A CNBC reporter since 1990, Bob Pisani has covered Wall Street and the stock market for nearly 20 years. Pisani covered the real estate market for CNBC from 1990-1995, then moved on to cover corporate management issues before becoming Stocks Correspondent in 1997.
In addition to covering the global stock market, he also covers initial public offerings (IPOs), exchange-traded funds (ETFs) and financial market structure for CNBC.
In 2017, Pisani was honored with a Lifetime Achievement Award from the Security Traders Association of New York for "dedication to the Association and the Industry."
In 2013, he won Third Place in the National Headliner Awards in the Business and Consumer Reporting category for his documentary on the diamond business, "The Diamond Rush."
In 2014, Pisani was honored with a Recognition Award from the Market Technicians Association for "steadfast efforts to integrate technical analysis into financial decision making, journalism and reporting."
Prior to joining CNBC, Pisani co-authored "Investing in Land: How to Be a Successful Developer." He and his father taught a course in real estate development at the Wharton School of Business at the University of Pennsylvania from 1987-1992. Pisani learned the real estate business from his father, Ralph Pisani, a retired real estate developer.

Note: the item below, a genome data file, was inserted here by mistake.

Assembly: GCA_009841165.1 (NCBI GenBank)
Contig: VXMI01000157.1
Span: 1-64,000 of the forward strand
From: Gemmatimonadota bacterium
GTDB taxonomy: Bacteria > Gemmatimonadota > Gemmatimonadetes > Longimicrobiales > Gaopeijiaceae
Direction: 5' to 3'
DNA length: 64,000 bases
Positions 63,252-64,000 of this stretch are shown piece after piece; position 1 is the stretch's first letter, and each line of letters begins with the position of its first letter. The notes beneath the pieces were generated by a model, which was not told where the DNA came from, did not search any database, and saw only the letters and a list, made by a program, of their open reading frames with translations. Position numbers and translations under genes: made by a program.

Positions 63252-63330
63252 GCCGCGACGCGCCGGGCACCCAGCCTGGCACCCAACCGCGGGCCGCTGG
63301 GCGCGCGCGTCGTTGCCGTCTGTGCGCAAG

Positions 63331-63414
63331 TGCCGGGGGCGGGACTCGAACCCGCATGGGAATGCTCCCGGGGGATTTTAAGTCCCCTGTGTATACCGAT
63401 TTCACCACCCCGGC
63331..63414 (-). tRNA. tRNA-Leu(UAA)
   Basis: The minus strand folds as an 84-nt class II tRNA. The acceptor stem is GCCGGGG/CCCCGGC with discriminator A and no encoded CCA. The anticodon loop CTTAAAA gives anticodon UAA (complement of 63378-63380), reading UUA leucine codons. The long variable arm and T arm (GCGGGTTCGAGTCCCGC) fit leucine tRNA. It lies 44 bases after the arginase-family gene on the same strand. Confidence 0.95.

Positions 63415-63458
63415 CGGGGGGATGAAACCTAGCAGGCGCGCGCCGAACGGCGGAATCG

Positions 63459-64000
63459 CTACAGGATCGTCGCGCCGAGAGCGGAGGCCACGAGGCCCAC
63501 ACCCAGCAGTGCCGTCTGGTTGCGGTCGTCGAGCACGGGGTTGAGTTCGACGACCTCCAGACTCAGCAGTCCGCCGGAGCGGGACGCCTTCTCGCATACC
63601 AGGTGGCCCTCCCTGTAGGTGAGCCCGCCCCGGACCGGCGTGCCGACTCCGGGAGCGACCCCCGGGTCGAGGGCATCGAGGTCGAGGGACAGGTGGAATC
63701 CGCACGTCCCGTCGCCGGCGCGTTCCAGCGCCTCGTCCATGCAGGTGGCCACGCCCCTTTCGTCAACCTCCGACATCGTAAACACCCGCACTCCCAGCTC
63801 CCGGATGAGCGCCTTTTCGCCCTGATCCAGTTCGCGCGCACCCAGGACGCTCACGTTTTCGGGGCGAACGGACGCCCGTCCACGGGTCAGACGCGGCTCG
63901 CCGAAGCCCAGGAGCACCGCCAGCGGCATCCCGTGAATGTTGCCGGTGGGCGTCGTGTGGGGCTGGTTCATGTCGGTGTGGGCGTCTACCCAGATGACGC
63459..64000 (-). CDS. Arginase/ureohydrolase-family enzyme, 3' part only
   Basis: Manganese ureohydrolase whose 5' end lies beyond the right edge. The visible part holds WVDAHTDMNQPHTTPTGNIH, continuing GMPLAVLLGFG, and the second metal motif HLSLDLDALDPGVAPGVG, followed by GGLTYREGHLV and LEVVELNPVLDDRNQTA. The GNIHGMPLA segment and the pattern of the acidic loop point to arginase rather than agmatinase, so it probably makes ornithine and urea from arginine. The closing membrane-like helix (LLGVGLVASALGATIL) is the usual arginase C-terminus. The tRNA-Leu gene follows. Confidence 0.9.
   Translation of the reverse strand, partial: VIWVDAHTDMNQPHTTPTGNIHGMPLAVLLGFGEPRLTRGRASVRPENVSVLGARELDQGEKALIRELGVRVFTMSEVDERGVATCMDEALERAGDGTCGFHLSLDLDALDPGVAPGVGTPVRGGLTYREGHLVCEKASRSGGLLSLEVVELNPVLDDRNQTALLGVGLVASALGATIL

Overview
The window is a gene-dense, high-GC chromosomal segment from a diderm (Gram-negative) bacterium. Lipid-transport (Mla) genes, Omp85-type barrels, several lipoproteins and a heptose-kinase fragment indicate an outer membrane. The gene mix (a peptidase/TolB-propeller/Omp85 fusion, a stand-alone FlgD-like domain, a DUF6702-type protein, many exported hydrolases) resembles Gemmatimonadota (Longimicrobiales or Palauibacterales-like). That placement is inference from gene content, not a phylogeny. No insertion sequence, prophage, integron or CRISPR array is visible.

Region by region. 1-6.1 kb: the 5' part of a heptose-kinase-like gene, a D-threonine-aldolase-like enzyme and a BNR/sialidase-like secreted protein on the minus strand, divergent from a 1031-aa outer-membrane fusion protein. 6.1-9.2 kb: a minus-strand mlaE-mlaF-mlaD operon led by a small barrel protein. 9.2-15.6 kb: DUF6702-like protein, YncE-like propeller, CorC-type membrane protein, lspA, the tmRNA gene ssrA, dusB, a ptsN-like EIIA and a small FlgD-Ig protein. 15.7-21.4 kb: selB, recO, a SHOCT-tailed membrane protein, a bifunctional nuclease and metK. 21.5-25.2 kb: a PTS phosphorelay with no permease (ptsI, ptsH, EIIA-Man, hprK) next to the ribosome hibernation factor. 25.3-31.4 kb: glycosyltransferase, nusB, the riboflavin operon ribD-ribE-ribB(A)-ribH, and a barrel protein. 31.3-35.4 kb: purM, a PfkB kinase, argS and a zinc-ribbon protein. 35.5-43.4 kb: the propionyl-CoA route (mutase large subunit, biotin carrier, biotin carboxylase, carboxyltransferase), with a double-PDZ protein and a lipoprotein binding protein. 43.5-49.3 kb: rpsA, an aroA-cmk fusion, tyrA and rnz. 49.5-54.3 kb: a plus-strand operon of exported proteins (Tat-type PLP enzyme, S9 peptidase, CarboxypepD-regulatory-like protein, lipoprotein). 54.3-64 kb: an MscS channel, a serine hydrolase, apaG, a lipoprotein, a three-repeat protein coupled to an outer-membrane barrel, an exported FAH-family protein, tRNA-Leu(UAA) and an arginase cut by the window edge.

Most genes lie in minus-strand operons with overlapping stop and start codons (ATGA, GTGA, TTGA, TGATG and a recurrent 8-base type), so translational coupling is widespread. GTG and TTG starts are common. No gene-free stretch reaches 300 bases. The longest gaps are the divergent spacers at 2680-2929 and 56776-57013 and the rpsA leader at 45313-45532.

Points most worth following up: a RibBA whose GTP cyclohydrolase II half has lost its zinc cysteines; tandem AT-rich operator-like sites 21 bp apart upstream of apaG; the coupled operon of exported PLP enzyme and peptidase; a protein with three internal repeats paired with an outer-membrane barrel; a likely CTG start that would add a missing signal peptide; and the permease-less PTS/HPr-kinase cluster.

Follow Bob Pisani on Twitter @BobPisani.
The main topic of discussion this morning was Mario Draghi's interview in the Financial Times, where he warned that any country trying to leave the euro zone would still face austerity measures and would be "in a much weaker position." He reiterated no increase in the current bond buying program, and no printing money.
Surfing the yield curve: Someone is buying an awful lot of European debt recently, particularly at the short end. Huh? Isn't European debt toxic? Well, sort of. But the ECB will have a new long term lending facility (up to 3 years) that will soon come into effect. This was all part of the announcement last week.
The euro is having another lousy day, breaking right through $1.30 on the euro-dollar, now approaching the lows for the year that we last saw in January. The immediate cause was Italy's five year bond auction, which cost them a record 6.47 percent. They paid 6.3 percent in November.
The growth of Amazon has the potential to disrupt "middlemen," putting trillions of dollars on the line.
Banks fees have been pushed up in recent years and there doesn't appear to be a limit.
Beyond just trading of stocks and bonds, another growth engine is emerging.
There are pockets of the market that are arguably overvalued, but the S&P itself is only modestly stretched.
Citi shares rose 3 percent Tuesday as the financial firm began its first investor day since financial crisis.
This is the big problem market strategist Stephen Wood sees in nearly every portfolio right now.
For the first time since receiving three government bailouts during the 2007-2009 financial crisis, Citigroup is holding a day-long conference for investors.